The Magic of Socks
I’m not quite sure what happened (maybe I’ve been living under a rock?), but somehow I’ve missed out on the craze that surrounds sock knitting. There are so many people who are fervently obsessed with socks, yet for some reason I’ve never really had a strong desire to try my hand at making a pair. I’m not quite sure why this is—is it the fact that I prefer to go barefoot, or the suspicion that I would finish one sock but never finish the second, or maybe the secret fear that I’m not yet a good enough spinner to make good sock yarn? Who knows. Whatever the reason, the magic of this whole sock thing was mostly lost on me—until recently.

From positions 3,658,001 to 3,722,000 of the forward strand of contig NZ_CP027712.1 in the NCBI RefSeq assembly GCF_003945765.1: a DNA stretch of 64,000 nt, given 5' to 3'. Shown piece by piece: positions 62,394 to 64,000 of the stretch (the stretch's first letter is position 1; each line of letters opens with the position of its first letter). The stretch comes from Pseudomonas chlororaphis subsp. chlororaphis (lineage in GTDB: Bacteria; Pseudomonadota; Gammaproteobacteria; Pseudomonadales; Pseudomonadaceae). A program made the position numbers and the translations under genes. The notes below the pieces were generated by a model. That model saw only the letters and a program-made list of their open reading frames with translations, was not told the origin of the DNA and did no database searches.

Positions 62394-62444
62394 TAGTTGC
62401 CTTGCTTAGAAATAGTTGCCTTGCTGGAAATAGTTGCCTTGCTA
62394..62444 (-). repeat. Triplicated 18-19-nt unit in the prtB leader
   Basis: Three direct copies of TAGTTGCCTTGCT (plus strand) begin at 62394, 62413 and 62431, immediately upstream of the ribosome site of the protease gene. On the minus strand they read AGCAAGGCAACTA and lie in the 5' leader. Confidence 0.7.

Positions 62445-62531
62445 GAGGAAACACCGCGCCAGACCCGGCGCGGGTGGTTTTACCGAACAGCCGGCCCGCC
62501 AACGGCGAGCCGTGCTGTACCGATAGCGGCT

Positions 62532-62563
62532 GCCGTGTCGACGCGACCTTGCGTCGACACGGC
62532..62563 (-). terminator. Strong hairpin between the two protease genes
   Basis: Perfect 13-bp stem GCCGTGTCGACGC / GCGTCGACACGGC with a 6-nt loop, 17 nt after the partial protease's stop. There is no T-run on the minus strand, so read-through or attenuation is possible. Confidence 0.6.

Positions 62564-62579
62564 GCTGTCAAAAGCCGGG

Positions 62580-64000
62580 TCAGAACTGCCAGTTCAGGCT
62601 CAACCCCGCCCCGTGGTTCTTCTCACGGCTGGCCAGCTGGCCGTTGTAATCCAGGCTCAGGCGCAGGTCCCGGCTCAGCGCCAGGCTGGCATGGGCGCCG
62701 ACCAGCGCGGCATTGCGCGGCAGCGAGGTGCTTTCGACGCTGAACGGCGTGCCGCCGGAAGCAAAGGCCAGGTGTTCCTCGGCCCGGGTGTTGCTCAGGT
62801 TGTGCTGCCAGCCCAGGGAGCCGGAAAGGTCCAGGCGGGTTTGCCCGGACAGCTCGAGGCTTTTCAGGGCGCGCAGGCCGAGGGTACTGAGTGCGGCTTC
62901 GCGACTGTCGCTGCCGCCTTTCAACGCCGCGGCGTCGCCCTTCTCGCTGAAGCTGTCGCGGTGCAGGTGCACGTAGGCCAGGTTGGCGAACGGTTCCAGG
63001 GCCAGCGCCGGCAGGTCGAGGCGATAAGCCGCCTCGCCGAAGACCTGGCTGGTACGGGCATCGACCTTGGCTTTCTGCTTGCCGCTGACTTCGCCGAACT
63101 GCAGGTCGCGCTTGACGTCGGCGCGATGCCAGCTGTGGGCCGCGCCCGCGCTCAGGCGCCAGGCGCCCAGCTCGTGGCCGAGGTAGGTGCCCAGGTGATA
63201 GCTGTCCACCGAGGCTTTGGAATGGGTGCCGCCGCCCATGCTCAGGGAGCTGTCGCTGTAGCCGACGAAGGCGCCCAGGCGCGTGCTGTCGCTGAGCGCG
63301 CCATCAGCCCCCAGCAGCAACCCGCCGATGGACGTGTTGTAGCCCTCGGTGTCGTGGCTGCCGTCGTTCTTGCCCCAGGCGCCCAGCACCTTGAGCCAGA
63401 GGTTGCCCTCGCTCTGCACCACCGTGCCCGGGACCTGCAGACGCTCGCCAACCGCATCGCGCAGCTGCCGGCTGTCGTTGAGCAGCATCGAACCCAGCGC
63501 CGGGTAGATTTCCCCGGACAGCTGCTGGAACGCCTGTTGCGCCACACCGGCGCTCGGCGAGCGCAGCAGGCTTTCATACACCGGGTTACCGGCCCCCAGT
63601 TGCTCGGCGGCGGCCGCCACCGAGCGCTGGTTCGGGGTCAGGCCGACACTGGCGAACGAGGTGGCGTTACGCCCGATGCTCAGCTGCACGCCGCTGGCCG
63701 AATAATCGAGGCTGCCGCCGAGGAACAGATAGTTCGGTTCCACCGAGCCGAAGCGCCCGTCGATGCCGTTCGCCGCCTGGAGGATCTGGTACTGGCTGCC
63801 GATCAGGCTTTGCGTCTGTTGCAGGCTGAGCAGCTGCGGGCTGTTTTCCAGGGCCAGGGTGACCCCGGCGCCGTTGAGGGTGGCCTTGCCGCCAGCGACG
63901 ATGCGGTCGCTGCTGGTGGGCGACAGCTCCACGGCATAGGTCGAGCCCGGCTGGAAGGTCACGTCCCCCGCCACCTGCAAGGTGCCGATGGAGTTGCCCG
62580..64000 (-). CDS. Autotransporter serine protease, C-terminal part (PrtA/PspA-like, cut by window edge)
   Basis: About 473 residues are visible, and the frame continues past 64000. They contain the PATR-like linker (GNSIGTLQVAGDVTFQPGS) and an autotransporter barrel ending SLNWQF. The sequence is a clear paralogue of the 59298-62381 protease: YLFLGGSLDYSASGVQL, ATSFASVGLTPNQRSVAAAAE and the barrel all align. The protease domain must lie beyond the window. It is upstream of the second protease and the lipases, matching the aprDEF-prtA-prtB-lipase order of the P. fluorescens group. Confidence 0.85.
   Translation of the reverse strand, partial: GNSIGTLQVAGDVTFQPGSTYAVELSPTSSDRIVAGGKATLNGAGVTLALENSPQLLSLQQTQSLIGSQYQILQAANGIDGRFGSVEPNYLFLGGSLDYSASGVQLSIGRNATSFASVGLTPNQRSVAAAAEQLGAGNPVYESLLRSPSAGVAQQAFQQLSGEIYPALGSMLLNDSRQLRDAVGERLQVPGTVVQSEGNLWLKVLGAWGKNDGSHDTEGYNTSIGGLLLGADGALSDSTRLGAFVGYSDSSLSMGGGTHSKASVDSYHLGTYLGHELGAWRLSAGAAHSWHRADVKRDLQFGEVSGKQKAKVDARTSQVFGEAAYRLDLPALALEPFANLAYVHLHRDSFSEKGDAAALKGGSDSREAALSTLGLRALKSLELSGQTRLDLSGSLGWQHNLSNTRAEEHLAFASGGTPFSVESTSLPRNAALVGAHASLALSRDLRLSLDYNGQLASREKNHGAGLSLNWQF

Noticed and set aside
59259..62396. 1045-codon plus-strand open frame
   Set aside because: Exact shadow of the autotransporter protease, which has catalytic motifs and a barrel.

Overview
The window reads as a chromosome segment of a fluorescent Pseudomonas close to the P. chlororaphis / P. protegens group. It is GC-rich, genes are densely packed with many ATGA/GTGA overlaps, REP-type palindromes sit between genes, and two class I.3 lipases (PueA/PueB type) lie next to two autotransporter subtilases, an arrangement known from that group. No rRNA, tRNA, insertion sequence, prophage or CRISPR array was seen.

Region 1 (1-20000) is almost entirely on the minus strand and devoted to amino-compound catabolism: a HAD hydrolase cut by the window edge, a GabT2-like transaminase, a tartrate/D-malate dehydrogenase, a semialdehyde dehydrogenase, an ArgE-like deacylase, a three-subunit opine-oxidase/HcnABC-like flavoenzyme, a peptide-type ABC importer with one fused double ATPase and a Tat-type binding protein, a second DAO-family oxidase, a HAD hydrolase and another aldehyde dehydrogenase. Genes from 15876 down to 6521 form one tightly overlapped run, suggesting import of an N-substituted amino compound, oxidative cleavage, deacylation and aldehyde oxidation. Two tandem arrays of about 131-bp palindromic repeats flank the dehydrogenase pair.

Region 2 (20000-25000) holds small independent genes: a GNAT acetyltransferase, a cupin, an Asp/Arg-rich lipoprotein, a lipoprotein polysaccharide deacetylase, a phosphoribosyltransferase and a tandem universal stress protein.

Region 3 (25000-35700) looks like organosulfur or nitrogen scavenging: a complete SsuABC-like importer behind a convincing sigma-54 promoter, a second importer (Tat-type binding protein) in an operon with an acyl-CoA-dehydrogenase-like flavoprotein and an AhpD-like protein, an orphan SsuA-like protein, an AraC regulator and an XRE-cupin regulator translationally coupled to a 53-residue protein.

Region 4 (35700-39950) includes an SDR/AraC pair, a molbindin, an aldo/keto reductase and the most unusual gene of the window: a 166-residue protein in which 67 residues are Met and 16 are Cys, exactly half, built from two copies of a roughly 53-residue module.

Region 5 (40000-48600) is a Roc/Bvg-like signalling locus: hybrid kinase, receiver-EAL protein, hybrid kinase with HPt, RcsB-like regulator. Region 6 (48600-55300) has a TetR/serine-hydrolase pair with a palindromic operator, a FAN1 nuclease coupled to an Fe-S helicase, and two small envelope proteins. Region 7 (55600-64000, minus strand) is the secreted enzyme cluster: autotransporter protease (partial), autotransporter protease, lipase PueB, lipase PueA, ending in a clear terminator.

A couple months ago I volunteered to design the Spin Your Socks e-book. While poring over type formatting and image placement, I also learned a whole lot about socks, and I think the sock bug is starting to wear off on me. I love the texture of Kristi Schueler’s Green Lake Socks (left), and Paula Egbert’s dyeing method for self-striping socks strikes me as totally genius. Merike Saarnit’s article on how to spin sock yarn calmed a lot of my inferior-spinner anxiety. She explains that the three factors you need to consider when spinning for socks are comfort, appearance, and durability. The tips she gives for how to achieve those three characteristics in your sock yarn were really eye-opening to me. Hmm, maybe this sock thing isn’t so intimidating after all. Maybe I’ll try to spin some yarn for a pair. Because really, what could be better than scooting around the house on a Saturday morning with your feet wrapped in soft, snuggly handspun? Or tromping through the snow on a winter day with handmade socks keeping your feet warm? Maybe there is magic in this sock thing after all.